Fever, an eight-year-old “global live-entertainment discovery platform,” has officially raised $227 million in a funding round led by Goldman Sachs.
Fever, which is run by Spain natives Francisco Hein, Alexandre Pérez Casares, and Ignacio Bachiller Ströhlein, unveiled the nearly $230 million round via a formal release this morning. (The latter professional serves as the company’s CEO, and Pérez Casares formerly worked at Goldman Sachs and KKR.)
The Growth Equity division of Goldman’s Asset Management operation provided the leading investment in Fever, valuing the business at north of $1 billion. Since the “IRL” event platform’s previous raise three years back, revenue has increased by 10 times, and the last half decade has seen the company expand its presence from three to 60 cities, execs said.
Today’s round likewise drew participation from Alignment Growth, Musical.ly investor Goodwater Capital, and Epic Games backer Smash Capital. Plus, independent of the $227 million raise, Paris-headquartered Eurazeo (RF on the Euronext Paris) and 16-year-old private equity Vitruvian Partners “have also participated through a secondary investment of an undisclosed amount,” according to the involved professionals.
Fever intends to put the capital towards developing and growing its platform, which encompasses “a proprietary technology to inspire its global community through personalized and curated experiences in their local city,” per the announcement message.
On this front, the entity’s website enables users to select a city and then view and purchase tickets to a variety of upcoming (in-person) events. In New York City, for instance, happenings including “Fever Original” tribute shows for Taylor Swift and ABBA, all manner of Valentine’s Day “date night” options, and a Stranger Things experience (jointly organized with Netflix) are currently listed.
Addressing his company’s newest capital influx in a statement, Fever CEO Ignacio Bachiller Ströhlein, in a stark contrast to a number of digital-experience advocates, noted the perceived “novelty of the metaverse” and touted the advantages of “thrilling and well-curated IRL events.”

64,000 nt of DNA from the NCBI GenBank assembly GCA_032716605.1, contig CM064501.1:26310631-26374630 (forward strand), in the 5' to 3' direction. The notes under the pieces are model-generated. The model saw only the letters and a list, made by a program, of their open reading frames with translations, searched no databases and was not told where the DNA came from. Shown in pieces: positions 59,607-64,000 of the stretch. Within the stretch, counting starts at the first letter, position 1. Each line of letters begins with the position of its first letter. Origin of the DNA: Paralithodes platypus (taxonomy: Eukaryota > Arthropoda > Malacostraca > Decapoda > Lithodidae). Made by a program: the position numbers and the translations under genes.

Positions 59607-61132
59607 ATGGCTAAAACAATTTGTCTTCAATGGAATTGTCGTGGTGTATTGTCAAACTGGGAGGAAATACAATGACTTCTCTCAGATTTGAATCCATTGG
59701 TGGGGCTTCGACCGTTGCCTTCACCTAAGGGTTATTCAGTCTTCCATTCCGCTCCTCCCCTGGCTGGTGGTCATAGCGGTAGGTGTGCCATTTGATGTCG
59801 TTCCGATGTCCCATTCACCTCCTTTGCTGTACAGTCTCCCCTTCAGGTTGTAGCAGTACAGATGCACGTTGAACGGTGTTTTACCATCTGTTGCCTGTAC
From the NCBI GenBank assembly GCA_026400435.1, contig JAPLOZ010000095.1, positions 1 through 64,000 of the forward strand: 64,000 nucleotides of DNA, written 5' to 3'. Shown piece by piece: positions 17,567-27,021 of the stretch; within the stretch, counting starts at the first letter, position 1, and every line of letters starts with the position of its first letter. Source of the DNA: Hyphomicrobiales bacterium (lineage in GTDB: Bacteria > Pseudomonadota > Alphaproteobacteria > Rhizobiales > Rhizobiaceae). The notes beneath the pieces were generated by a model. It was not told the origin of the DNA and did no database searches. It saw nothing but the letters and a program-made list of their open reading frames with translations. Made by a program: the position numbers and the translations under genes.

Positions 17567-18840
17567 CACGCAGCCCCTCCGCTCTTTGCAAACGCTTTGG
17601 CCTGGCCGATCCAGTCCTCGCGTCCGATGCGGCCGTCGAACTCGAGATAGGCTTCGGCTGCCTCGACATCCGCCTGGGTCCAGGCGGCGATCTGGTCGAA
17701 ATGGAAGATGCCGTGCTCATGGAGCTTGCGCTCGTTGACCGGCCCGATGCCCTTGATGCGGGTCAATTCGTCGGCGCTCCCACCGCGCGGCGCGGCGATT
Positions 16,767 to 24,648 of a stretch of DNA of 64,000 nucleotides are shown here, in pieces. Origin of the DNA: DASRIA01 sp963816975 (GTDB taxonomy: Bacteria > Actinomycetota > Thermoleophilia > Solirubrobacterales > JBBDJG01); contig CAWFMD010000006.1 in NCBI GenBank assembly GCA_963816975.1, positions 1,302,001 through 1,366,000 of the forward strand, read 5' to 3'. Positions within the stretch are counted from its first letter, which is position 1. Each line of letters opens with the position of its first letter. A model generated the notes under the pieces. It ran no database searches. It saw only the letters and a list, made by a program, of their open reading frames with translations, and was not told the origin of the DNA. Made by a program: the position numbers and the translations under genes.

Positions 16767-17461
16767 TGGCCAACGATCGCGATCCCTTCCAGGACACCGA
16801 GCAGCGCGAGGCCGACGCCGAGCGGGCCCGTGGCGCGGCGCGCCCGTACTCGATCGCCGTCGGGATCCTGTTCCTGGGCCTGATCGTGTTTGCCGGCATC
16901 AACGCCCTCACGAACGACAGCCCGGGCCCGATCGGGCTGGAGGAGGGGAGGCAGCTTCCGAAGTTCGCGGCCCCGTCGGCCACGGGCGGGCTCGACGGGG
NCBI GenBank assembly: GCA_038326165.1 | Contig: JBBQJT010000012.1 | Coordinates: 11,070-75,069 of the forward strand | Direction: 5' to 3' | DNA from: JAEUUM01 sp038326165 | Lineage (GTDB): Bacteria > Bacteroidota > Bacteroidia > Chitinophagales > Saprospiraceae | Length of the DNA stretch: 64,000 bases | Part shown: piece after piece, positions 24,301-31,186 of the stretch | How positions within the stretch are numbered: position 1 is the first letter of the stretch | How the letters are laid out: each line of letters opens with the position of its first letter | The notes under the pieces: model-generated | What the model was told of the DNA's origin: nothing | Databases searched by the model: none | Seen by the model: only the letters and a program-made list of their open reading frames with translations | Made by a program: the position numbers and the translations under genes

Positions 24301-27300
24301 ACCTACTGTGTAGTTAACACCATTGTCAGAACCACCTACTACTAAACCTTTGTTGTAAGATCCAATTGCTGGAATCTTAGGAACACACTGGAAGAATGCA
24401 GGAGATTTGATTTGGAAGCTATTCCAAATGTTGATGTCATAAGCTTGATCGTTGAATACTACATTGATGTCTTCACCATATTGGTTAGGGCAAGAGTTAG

“We’re proud of our role in empowering experience creators to deliver memorable real-life experiences to millions around the world seeking to share unique moments,” said the former McKinsey & Company team member Bachiller Ströhlein.
“Despite the challenges of the pandemic and the novelty of the metaverse, there has never been a better time for thrilling and well-curated IRL events. Fever and the amazing event creators who use our platform are well-placed to meet the zeitgeist,” he finished.
Needless to say, Fever’s multimillion-dollar raise appears indicative of investors’ confidence in the imminent full-scale return of crowd-based events, including concerts and music festivals.
A substantial amount of capital has reached metaverse, virtual-reality, and livestream companies during the pandemic, but after several concert cancellations in 2021 (and amid a surge in ticketholder no-shows), it looks as though 2022 might mark an all-encompassing comeback for live music.
From the long-awaited return of Coachella to the multitude of tours that artists (and tourism-minded countries) are planning, said comeback cannot arrive soon enough for members of the live-entertainment space, which has suffered unprecedented financial damage due to lockdowns and other COVID restrictions.